Who Wrote Daniel -- By: Paul J. N. Lawrence

Journal: Bible and Spade (Second Run)
Volume: BSPADE 28:1 (Winter 2015)
Article: Who Wrote Daniel
Author: Paul J. N. Lawrence


Who Wrote Daniel

Paul J. N. Lawrence

The stories in the book of Daniel are some of the best-known in the Bible. Daniel’s three friends are delivered from the fiery furnace and Daniel himself is delivered from the lions’ den, but perhaps the most striking feature of the book is its dreams and visions. Daniel has several perplexing dreams and visions, and the Babylonian king Nebuchadnezzar (605-562 BC) has a dream as well in which he sees future history.

The book of Daniel purports to relate events that happened during the reign of Nebuchadnezzar and his successors down to the Persian capture of Babylon in 539 BC—in short, in the early and middle sixth century BC.1

Daniel And His Friends In The Cuneiform Record?

It is recorded early in the book of Daniel that Daniel was given the Babylonian name Belteshazzar (Da 1:7). His three friends, Hananiah, Mishael and Azariah, received the names Shadrak, Meshak and Abednego respectively (Da 1:7).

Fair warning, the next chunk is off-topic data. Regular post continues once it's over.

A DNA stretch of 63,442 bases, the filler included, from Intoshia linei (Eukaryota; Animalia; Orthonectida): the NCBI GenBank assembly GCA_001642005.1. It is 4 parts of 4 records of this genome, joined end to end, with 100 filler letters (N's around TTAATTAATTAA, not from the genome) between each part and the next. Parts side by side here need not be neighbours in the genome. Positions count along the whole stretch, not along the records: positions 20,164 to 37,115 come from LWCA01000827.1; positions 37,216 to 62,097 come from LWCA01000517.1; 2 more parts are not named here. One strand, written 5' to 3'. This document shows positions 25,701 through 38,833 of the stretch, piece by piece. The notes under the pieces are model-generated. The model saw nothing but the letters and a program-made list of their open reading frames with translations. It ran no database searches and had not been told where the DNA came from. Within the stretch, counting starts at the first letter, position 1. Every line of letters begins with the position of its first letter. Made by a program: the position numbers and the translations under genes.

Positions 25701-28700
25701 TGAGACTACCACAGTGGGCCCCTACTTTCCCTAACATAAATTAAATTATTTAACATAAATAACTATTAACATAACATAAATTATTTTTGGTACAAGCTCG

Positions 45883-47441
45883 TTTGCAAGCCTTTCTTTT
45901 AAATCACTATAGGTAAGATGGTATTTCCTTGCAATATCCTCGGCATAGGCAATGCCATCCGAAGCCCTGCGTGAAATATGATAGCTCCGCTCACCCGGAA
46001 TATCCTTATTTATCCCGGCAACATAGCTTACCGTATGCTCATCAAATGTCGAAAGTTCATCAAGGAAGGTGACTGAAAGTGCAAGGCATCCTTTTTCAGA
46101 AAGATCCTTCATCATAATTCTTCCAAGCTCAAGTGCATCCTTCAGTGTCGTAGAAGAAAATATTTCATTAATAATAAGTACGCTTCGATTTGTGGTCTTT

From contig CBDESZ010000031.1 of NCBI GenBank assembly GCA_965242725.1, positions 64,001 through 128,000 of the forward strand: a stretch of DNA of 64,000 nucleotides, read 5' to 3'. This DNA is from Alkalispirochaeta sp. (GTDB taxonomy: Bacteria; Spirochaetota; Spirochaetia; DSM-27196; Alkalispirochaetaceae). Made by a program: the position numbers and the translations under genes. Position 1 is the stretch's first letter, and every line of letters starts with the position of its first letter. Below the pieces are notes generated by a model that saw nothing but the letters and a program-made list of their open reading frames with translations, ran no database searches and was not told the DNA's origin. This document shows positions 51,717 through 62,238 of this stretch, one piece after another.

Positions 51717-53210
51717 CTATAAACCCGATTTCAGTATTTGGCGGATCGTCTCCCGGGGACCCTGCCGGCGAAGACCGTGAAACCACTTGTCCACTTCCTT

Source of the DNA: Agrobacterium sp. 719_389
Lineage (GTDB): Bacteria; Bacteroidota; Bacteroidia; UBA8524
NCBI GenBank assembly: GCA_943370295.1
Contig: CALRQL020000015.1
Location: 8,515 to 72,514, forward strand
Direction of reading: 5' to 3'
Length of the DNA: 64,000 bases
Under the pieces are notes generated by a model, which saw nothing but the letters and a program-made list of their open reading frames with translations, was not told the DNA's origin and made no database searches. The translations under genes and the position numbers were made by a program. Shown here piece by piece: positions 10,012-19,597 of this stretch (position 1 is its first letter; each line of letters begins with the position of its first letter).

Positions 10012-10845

William Shea has argued that Daniel occurs twice in the cuneiform record, not as Belteshazzar but as Belshazzar.2 This Belshazzar is not to be identified with the regent/king who held the great feast described at the end of Daniel chapter Da 5. Shea argues that since Daniel’s Babylonian name contained the name Bel, a name referring to Marduk the chief god of Babylon, the writer of the book sought to disguise this with the addition of an extra letter, a -.3 Two texts, one from the second year of Nebuchadnezzar’s successor Amel-Marduk (562-560 BC)—the Evil-Merodak of 2Ki 25:27—and the other from the reign of the usurper Neriglissar (560-556 BC), mention Belshazzar šaqû šarri, “chief officer of the king.”

Shea has also argued that Daniel’s three friends are mentioned in Prism 7834 of Nebuchadnezzar, now housed in the Istanbul Archaeological Museum. Hananiah (Shadrak) occurs as Hananu, “chief of royal merchants,” in Da 4:19; Mishael (Meshak) occurs as Mushallim-Marduk, “overseer of slave-girls,” in Da 4:10; and Abednego occurs as Ardi-Nabu, “secretary of the Crown Prince,” in Da 4:15.4

Daniel Denied As Author Of The Book...
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